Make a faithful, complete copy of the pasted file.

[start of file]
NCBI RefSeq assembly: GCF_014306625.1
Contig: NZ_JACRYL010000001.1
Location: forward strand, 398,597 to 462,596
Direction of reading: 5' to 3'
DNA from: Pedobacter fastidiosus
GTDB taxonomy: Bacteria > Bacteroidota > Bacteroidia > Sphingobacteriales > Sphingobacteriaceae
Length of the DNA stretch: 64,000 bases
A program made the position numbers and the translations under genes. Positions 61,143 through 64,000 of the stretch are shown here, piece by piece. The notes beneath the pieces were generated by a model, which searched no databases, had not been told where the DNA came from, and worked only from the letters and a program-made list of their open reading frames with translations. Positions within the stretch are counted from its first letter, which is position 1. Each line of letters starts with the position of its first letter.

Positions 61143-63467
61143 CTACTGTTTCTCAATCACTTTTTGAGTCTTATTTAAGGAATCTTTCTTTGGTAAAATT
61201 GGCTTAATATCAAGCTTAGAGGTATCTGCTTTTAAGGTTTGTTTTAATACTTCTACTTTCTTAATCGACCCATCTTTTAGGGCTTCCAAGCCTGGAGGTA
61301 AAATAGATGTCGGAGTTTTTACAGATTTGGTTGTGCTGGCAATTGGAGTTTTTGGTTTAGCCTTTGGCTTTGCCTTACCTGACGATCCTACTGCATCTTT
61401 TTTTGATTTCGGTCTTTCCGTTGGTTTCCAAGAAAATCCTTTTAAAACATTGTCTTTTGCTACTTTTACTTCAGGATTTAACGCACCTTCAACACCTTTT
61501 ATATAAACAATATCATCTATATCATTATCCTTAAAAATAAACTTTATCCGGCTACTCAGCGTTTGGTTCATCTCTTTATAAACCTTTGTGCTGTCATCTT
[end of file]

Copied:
NCBI RefSeq assembly: GCF_014306625.1
Contig: NZ_JACRYL010000001.1
Location: forward strand, 398,597 to 462,596
Direction of reading: 5' to 3'
DNA from: Pedobacter fastidiosus
GTDB taxonomy: Bacteria > Bacteroidota > Bacteroidia > Sphingobacteriales > Sphingobacteriaceae
Length of the DNA stretch: 64,000 bases
A program made the position numbers and the translations under genes. Positions 61,143 through 64,000 of the stretch are shown here, piece by piece. The notes beneath the pieces were generated by a model, which searched no databases, had not been told where the DNA came from, and worked only from the letters and a program-made list of their open reading frames with translations. Positions within the stretch are counted from its first letter, which is position 1. Each line of letters starts with the position of its first letter.

Positions 61143-63467
61143 CTACTGTTTCTCAATCACTTTTTGAGTCTTATTTAAGGAATCTTTCTTTGGTAAAATT
61201 GGCTTAATATCAAGCTTAGAGGTATCTGCTTTTAAGGTTTGTTTTAATACTTCTACTTTCTTAATCGACCCATCTTTTAGGGCTTCCAAGCCTGGAGGTA
61301 AAATAGATGTCGGAGTTTTTACAGATTTGGTTGTGCTGGCAATTGGAGTTTTTGGTTTAGCCTTTGGCTTTGCCTTACCTGACGATCCTACTGCATCTTT
61401 TTTTGATTTCGGTCTTTCCGTTGGTTTCCAAGAAAATCCTTTTAAAACATTGTCTTTTGCTACTTTTACTTCAGGATTTAACGCACCTTCAACACCTTTT
61501 ATATAAACAATATCATCTATATCATTATCCTTAAAAATAAACTTTATCCGGCTACTCAGCGTTTGGTTCATCTCTTTATAAACCTTTGTGCTGTCATCTT